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How does Yale Law School compare to Harvard Law School?1) Yale is the number one ranked law school in the United States and its reputation as a legal institution generally has superseded that of Harvard Law for at least several decades. Harvard is almost universally regarded as the second-best law school in America. Most Harvard Law professors are Yale Law alumni, which suggests that Harvard itself views Yale as a superior institution at least with regards to legal academia and scholarship.2) Both Yale and Harvard, however, stand head and shoulders above the rest of the pack of law schools in America. The number of Supreme Court justices from these two schools dwarfs the number from all other schools. And you will readily see alumni from these two schools represented in other high-ranking judicial positions. Yale and Harvard also generate the majority of relevant and widely read legal scholarship in the country.3) Yale is much smaller than Harvard, and it has about one-third the class size (less than 200 compared to over 600). As a result Yale is more selective in terms of its admissions process, while Harvard is a little more generous in terms of who it admits. As an example, I was rejected from Yale almost immediately after I applied, but I was admitted to Harvard. Of course both schools are among the most selective in the whole country. But Yale is generally regarded as the most selective school by far.4) Harvard is more represented in the ranks of corporate lawyers in New York, probably because it is much bigger than Yale and because Yale alums tend to gravitate towards more academic careers or in public policy.5) The Clintons went to Yale Law, while the Obamas, Ted Cruz, and Mitt Romney went to Harvard. Along with Elle Woods.6) Yale is in New Haven, which is a college town, while Harvard is in Cambridge, which at least is connected to a relatively big city in Boston. So the environment is quite different in these two schools. Yale is comparatively isolated while Harvard (and Harvard Law) is quite well integrated in the Boston and Cambridge community. Many Harvard alumni work in Boston after graduating while I doubt that Yale Law grads stay in New Haven.7) Internationally, due to the reputation of Harvard’s undergrad and its superior size, Harvard Law is regarded as the best law school in America, not Yale. Many famous foreign politicians have studied in Harvard, for instance by obtaining an LLM degree, while comparatively less have studied at Yale. Thus, outside of America, most lawyers would probably think of Harvard as being better than Yale, for whatever that is worth.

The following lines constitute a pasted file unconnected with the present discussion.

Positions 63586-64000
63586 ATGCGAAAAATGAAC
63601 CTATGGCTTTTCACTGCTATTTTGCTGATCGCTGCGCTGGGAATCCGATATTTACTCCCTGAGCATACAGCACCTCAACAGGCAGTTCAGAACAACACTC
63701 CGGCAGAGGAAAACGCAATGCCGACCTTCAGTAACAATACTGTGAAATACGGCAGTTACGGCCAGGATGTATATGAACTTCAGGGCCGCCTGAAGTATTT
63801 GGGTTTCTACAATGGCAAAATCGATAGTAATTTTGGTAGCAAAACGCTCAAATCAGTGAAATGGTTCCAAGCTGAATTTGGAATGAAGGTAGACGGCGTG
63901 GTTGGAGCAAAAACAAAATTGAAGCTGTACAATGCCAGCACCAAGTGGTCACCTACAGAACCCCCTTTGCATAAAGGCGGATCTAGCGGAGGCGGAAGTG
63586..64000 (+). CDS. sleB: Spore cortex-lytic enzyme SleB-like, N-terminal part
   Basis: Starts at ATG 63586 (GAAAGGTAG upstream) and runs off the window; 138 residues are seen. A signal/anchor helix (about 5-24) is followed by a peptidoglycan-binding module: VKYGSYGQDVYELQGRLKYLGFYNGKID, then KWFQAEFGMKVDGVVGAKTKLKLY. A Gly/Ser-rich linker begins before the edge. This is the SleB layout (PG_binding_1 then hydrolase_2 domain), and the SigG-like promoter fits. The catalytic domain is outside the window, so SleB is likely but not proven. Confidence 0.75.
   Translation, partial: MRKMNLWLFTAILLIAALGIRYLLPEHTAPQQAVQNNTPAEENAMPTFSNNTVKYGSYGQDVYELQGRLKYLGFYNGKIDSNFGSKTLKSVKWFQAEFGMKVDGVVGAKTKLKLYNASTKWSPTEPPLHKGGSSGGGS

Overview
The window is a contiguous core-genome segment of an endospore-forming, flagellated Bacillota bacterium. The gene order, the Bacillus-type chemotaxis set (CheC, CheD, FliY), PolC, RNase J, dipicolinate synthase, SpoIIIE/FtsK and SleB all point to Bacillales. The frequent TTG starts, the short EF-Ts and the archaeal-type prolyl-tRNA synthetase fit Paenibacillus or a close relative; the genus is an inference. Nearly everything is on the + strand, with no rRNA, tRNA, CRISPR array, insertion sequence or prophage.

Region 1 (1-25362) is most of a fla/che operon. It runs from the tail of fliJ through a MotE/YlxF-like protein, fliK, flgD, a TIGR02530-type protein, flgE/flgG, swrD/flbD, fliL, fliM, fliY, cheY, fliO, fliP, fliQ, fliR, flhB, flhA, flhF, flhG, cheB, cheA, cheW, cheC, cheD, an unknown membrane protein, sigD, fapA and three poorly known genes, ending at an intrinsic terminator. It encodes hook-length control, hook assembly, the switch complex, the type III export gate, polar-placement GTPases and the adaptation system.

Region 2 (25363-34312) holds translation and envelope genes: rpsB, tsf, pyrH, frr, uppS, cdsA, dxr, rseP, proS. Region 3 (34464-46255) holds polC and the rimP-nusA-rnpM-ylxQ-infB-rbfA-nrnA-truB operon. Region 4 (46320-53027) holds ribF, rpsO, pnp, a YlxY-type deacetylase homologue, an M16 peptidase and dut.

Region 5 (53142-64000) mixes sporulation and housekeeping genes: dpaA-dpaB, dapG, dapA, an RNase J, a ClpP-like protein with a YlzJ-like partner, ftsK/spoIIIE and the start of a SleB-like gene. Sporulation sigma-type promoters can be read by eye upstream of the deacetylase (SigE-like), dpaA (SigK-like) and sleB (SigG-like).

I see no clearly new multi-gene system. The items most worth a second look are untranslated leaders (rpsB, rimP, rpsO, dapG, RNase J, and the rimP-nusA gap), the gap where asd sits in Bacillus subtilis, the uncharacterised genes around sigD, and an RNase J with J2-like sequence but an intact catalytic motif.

How do you get into Yale Law School?I've written a blog post on this, or, more correctly, copied a story: Serendipity! by Loretta B DeLoggio on Law School AdmissionsThe only thing I have to add to that is a quote from my first conversation with their then Dean of admissions (now deceased), Jim Thomas. He said that the job of the admissions staff was to reject about 3/4 of the applicants and to send the remaining quarter to the faculty for review. He told me that he did that by looking primarily at the required 250 word essay, and that what he was looking for was someone with "a vision, or a seed of a vision, that leads [him] to believe that the applicant will be a mover and shaker in tomorrow's world."
How competitive is Yale Law School?It is very competitive to get in, but once you are in, students are signNowly less competitive with others than I have heard with regard to students at other schools. The first semester has no grades at all--everyone passes. This is commonly known by students as a suicide prevention technique, as everyone who is admitted is very, very smart, and the transition to law school is tough enough even without grades.After that, most students get "Pass" or "Honors" grades, and they are not curved. Admittedly, it can be competitive to get a strong relationship with a specific popular professor or to be a research assistant for a specific professor who might be well-connected on the clerkship circuit. However, different students have different goals and there are few enough students that everyone who wants to have a relationship with a professor/ be a research assistant should be able to develop one/ be one.Yale is a fantastic place. If you get in, it's worth it, even if you have opportunities to attend somewhere else for free. The opportunity to engage closely with professors and brilliant classmates in small classes is unmatched. Further, the COAP program allows for flexibility in your future options, so that low-paying public interest positions are actually possible without having a high-earning spouse.Source: I graduated from YLS in 2012, worked in public interest for 2 years, and am now in academia.